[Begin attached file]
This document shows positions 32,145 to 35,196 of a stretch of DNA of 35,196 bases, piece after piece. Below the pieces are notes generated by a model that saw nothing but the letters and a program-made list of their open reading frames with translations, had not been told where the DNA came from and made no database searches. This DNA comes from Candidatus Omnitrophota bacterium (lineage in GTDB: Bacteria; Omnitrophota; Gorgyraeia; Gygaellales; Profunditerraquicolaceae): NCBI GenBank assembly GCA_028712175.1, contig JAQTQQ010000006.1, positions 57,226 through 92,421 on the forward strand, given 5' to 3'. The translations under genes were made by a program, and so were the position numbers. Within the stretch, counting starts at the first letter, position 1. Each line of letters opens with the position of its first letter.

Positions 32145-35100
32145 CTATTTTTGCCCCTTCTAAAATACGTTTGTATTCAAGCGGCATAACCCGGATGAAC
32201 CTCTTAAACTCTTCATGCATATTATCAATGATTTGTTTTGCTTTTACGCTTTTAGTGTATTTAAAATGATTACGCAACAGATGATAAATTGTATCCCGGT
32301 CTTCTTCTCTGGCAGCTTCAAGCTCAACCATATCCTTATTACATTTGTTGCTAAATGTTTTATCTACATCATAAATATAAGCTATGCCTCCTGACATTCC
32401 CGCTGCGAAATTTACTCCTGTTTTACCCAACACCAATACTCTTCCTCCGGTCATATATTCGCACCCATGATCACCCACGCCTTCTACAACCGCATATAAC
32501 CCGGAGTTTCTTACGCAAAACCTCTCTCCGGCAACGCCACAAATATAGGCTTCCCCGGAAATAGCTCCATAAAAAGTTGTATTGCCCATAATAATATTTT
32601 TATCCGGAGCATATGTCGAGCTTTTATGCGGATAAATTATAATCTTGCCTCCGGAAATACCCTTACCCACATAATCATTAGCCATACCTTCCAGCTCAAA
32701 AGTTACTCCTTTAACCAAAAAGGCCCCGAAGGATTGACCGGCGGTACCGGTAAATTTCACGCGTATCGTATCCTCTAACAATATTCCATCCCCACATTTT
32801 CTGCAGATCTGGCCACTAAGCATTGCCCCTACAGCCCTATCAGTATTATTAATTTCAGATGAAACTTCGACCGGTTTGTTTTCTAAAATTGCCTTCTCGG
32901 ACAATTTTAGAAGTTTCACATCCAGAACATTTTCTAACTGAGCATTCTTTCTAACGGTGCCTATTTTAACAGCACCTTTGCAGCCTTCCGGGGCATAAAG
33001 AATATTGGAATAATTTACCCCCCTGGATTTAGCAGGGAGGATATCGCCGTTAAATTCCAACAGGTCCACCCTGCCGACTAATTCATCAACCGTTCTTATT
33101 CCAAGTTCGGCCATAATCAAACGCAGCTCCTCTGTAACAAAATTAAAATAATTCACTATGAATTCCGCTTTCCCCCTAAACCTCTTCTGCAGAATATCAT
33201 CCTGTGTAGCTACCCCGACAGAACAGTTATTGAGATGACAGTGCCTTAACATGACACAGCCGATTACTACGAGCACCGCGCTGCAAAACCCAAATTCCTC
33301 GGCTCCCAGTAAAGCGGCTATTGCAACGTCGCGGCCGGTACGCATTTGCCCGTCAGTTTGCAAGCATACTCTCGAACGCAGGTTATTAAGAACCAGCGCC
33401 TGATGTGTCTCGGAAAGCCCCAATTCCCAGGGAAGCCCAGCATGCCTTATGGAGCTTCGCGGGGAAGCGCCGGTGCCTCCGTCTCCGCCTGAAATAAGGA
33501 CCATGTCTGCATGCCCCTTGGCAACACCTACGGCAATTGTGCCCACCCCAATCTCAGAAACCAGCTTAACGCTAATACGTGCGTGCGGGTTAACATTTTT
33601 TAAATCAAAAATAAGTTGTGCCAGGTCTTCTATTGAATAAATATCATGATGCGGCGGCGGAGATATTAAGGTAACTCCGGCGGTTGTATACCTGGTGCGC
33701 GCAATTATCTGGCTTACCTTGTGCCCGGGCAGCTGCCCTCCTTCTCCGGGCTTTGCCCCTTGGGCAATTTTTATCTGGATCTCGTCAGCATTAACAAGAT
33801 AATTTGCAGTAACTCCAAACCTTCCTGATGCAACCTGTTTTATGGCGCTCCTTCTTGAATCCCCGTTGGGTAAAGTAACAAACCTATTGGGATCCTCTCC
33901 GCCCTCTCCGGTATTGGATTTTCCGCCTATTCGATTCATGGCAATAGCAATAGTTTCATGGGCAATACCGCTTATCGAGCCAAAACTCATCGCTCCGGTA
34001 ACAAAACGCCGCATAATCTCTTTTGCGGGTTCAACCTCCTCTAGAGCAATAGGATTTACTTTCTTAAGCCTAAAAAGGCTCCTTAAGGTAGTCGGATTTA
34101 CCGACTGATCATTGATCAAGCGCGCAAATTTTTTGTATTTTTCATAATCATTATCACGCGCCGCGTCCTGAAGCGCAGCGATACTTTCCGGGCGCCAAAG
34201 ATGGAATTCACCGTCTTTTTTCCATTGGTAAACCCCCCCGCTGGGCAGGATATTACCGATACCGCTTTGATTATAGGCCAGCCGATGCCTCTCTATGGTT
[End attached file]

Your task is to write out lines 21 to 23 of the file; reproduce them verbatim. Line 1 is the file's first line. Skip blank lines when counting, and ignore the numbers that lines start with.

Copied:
33901 GCCCTCTCCGGTATTGGATTTTCCGCCTATTCGATTCATGGCAATAGCAATAGTTTCATGGGCAATACCGCTTATCGAGCCAAAACTCATCGCTCCGGTA
34001 ACAAAACGCCGCATAATCTCTTTTGCGGGTTCAACCTCCTCTAGAGCAATAGGATTTACTTTCTTAAGCCTAAAAAGGCTCCTTAAGGTAGTCGGATTTA
34101 CCGACTGATCATTGATCAAGCGCGCAAATTTTTTGTATTTTTCATAATCATTATCACGCGCCGCGTCCTGAAGCGCAGCGATACTTTCCGGGCGCCAAAG